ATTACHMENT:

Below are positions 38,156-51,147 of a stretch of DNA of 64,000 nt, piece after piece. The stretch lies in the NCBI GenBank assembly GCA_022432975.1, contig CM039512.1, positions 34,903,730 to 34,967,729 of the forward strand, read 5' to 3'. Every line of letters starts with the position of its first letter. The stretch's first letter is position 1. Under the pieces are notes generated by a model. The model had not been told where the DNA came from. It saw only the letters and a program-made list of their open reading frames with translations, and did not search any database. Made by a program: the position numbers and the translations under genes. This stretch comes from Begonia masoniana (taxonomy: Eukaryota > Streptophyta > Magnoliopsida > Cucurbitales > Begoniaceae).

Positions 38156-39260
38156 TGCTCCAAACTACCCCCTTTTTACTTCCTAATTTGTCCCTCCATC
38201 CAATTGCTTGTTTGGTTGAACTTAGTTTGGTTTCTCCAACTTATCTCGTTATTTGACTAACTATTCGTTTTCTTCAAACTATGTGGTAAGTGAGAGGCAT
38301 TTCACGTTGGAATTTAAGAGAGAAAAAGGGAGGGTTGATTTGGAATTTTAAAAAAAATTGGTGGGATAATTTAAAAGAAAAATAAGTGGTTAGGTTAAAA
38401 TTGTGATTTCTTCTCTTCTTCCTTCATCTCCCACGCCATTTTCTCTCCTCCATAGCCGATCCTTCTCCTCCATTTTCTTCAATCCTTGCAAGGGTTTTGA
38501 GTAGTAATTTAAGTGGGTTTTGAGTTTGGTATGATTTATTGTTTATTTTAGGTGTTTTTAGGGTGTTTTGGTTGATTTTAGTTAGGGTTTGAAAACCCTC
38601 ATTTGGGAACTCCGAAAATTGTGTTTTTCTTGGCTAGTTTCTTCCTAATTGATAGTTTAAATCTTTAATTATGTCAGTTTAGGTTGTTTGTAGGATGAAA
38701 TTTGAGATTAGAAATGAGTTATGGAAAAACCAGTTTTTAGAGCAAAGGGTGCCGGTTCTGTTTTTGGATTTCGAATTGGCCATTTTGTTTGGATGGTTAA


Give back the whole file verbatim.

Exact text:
Below are positions 38,156-51,147 of a stretch of DNA of 64,000 nt, piece after piece. The stretch lies in the NCBI GenBank assembly GCA_022432975.1, contig CM039512.1, positions 34,903,730 to 34,967,729 of the forward strand, read 5' to 3'. Every line of letters starts with the position of its first letter. The stretch's first letter is position 1. Under the pieces are notes generated by a model. The model had not been told where the DNA came from. It saw only the letters and a program-made list of their open reading frames with translations, and did not search any database. Made by a program: the position numbers and the translations under genes. This stretch comes from Begonia masoniana (taxonomy: Eukaryota > Streptophyta > Magnoliopsida > Cucurbitales > Begoniaceae).

Positions 38156-39260
38156 TGCTCCAAACTACCCCCTTTTTACTTCCTAATTTGTCCCTCCATC
38201 CAATTGCTTGTTTGGTTGAACTTAGTTTGGTTTCTCCAACTTATCTCGTTATTTGACTAACTATTCGTTTTCTTCAAACTATGTGGTAAGTGAGAGGCAT
38301 TTCACGTTGGAATTTAAGAGAGAAAAAGGGAGGGTTGATTTGGAATTTTAAAAAAAATTGGTGGGATAATTTAAAAGAAAAATAAGTGGTTAGGTTAAAA
38401 TTGTGATTTCTTCTCTTCTTCCTTCATCTCCCACGCCATTTTCTCTCCTCCATAGCCGATCCTTCTCCTCCATTTTCTTCAATCCTTGCAAGGGTTTTGA
38501 GTAGTAATTTAAGTGGGTTTTGAGTTTGGTATGATTTATTGTTTATTTTAGGTGTTTTTAGGGTGTTTTGGTTGATTTTAGTTAGGGTTTGAAAACCCTC
38601 ATTTGGGAACTCCGAAAATTGTGTTTTTCTTGGCTAGTTTCTTCCTAATTGATAGTTTAAATCTTTAATTATGTCAGTTTAGGTTGTTTGTAGGATGAAA
38701 TTTGAGATTAGAAATGAGTTATGGAAAAACCAGTTTTTAGAGCAAAGGGTGCCGGTTCTGTTTTTGGATTTCGAATTGGCCATTTTGTTTGGATGGTTAA